Couched in language that suggests this is being done to protect children from pedophiles and vulnerable people from cyberbullying, the proposals will place a massive burden on small companies. Further, they will ultimately make it impossible for those not of the pervasive politically correct ideology to produce and share content.

Western Civilization was nice while it lasted. (Hat tip)

The IRS thinks your security sucks

They probably have a point. IRS Urges Taxpayers to Enable Multi-Factor Authentication.

“Already, nearly two dozen tax practitioner firms have reported data thefts to the IRS this year,” the IRS said. “Use of the multi-factor authentication feature is a free and easy way to protect clients and practitioners’ offices from data thefts.”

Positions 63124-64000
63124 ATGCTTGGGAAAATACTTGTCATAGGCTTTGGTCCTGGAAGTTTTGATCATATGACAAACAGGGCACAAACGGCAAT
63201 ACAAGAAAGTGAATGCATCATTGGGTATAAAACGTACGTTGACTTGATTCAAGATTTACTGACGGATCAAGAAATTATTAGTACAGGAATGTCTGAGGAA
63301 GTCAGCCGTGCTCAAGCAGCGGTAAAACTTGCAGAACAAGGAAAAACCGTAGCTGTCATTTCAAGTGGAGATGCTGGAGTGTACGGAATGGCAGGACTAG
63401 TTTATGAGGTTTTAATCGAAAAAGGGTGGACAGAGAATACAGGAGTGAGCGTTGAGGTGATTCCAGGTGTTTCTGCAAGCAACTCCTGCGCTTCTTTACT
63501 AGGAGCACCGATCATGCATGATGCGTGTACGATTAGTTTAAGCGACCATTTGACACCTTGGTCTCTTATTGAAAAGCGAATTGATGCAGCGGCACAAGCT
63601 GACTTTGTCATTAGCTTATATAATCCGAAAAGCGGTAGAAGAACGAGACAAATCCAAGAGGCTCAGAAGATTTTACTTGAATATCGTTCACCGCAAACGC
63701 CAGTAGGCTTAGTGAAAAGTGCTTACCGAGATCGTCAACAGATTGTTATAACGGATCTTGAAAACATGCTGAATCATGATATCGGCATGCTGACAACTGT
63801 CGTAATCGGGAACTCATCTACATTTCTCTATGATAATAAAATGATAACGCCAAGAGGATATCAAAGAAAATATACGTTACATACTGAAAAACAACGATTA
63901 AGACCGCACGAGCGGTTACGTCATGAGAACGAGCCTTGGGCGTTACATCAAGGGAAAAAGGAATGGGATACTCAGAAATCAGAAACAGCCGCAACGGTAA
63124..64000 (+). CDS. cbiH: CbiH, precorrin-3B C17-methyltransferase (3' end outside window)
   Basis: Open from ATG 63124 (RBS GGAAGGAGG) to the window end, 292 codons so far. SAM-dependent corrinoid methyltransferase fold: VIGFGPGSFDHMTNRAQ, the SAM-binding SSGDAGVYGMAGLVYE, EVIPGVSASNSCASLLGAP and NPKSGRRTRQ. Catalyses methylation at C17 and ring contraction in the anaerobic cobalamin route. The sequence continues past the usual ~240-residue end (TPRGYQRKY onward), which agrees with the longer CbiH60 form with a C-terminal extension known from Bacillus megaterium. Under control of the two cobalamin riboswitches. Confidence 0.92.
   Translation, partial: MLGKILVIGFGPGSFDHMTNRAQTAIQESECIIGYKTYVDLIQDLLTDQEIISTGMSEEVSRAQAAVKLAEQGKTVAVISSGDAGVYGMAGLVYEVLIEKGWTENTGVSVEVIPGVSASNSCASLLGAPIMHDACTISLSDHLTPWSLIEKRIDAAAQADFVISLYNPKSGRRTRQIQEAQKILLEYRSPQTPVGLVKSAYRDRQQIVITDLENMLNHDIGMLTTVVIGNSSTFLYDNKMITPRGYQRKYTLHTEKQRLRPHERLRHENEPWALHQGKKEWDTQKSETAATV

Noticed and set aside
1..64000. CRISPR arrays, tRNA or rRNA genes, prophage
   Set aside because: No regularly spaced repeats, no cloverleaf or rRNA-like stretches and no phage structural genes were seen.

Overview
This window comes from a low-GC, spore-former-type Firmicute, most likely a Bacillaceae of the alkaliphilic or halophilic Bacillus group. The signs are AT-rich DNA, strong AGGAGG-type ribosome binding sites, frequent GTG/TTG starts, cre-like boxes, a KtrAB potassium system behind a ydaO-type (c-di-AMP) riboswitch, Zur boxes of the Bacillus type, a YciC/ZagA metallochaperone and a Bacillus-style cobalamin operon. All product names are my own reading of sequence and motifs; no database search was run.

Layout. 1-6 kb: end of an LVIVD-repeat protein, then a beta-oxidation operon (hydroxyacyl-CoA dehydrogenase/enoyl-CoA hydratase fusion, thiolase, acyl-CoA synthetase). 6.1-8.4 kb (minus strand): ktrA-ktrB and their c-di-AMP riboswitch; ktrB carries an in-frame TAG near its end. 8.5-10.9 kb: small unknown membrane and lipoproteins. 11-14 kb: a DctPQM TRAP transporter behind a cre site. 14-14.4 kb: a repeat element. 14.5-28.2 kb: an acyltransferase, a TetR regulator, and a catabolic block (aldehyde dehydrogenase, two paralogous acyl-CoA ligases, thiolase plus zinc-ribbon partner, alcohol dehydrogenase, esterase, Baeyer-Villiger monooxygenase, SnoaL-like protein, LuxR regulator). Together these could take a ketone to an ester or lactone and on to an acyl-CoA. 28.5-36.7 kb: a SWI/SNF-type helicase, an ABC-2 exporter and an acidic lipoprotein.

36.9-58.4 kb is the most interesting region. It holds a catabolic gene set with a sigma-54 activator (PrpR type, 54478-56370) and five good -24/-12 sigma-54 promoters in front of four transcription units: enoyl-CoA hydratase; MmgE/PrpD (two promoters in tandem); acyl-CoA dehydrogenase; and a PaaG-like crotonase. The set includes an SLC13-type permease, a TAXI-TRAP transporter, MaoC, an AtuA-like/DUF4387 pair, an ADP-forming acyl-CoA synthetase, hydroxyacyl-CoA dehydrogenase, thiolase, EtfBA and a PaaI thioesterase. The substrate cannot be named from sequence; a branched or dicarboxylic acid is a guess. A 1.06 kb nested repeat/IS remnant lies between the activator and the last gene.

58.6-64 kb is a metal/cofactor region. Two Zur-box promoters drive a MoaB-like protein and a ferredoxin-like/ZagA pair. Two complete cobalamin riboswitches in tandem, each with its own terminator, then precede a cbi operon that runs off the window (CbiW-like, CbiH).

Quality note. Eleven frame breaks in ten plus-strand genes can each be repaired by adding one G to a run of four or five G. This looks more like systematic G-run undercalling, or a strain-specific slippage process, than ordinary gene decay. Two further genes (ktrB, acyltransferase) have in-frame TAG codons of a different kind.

But Deb, security is hard. And this guy promised me a chocolate bar if I gave him my banking password, and I was hungry. </sarcasm>

See also Signal. And if you are sending documents to your CPA over regular email, then you deserve everything that happens, since email is NOT secure, UNLESS you are using public key encryption including for the attachments.

Why Aren’t You Using Signal?

Because security is important. Signal is finally bringing its secure messaging to the masses | Ars Technica.

Or are you comfortable living in a state like the old East Germany under the Ministerium für Staatssicherheit, or the Stazi?

But Deb, they make it so hard to share emojis and security is hard, and I really want a chocolate bar, and to get one all I have to do is turn over my life to Google, or F*c*book, or Apple or the NSA, or – Oh look! a squirrel! </sarcasm>